Secondly, I think there might be a market amongst people who have previously spent much more on a larger ball head such as a big Gitzo, Kirk or RRS head, but now want a smaller head for occasional lightweight travel and hiking. Having spent hundreds of dollars on a primary ball head, the option to pick up a smaller secondary head for just $20 is probably appealing. It also makes an excellent upgrade to the terrible heads that come on some tabletop tripods, and things like the Gorillapod, where your primary ball head is otherwise too large to use.
Thirdly, there is a market for people that want a head that they can really beat up, and almost treat as a semi-disposable piece of gear. I regularly spend $20 in a coffee shop for a drink and a snack, so if I destroyed a ball head of this value I would not lose a lot of sleep over it. Do you need a small head to use with your GoPro while you jump your mountain bike right over it? This head is perfect. Do you need a small head to use with a remote camera in a place where it might get damaged by wildlife? It’s perfect for that too. In fact that’s exactly one of the ways I tested it when I placed a camera trap outside a fox den where I had previously had a tripod gnawed on by curious creatures. If my sub $20 ball head gets chewed and scratched, no big deal. If my $500 ball head gets the same treatment… I don’t even want to think about it!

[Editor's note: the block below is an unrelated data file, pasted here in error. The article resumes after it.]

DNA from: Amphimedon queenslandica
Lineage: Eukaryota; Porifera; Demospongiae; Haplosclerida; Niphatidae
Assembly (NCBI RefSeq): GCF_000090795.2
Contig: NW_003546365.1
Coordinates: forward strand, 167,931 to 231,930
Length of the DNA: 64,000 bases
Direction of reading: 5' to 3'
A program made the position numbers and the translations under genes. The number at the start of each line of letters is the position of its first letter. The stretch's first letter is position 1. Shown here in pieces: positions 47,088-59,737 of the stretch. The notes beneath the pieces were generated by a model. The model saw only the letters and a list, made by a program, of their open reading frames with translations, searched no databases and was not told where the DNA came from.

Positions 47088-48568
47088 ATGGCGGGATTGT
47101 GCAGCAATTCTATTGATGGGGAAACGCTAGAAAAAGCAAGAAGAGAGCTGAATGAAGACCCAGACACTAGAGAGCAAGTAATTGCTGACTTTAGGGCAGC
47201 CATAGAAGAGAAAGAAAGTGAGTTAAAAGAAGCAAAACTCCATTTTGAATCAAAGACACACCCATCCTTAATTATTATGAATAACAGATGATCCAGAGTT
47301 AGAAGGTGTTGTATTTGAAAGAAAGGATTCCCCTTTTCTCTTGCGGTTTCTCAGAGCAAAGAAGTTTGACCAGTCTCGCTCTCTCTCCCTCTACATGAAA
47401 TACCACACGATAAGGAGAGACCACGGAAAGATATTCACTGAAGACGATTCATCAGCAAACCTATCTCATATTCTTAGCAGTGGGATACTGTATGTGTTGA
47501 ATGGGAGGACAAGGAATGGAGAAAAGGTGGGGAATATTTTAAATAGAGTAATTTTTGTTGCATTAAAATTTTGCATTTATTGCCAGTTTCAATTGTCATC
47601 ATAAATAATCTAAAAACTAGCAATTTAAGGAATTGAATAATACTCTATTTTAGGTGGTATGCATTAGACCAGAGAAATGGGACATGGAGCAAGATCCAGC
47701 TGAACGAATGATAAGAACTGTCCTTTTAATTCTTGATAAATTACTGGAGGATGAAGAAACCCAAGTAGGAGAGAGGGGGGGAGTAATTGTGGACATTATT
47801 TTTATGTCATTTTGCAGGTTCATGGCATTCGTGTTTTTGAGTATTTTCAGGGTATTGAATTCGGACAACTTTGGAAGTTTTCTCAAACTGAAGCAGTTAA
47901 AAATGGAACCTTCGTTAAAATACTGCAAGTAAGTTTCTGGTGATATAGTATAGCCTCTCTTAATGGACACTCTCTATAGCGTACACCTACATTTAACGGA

I could probably think of ten more scenarios where this would be a useful purchase, but I think you get the picture. For under $20, it’s one of those things you can have in your kit, and feel certain that you will find a use for it. No it’s not a magic ball head that bests the like likes of Gitzo or RRS for 1/25th the price. But it shouldn’t be judged that way. However, it does keep up with with smaller heads from the likes of Benro and Induro that are priced around the $80-$100 mark, and it massively outperforms other heads in the circa-$20 range from people like Oben, Joby, Slik and Giottos.
Where to Buy
At the moment the Highline Mini appears to be only available directly from Colorado Tripod Company’s website. I know that at some point it was available on Amazon (where 87% of customers rated it 5-stars), but it looks like they might have shifted it to direct sales only.
A great gift: This would make a wonderful gift for any photographer! There’s always going to be a use for this kind of accessory.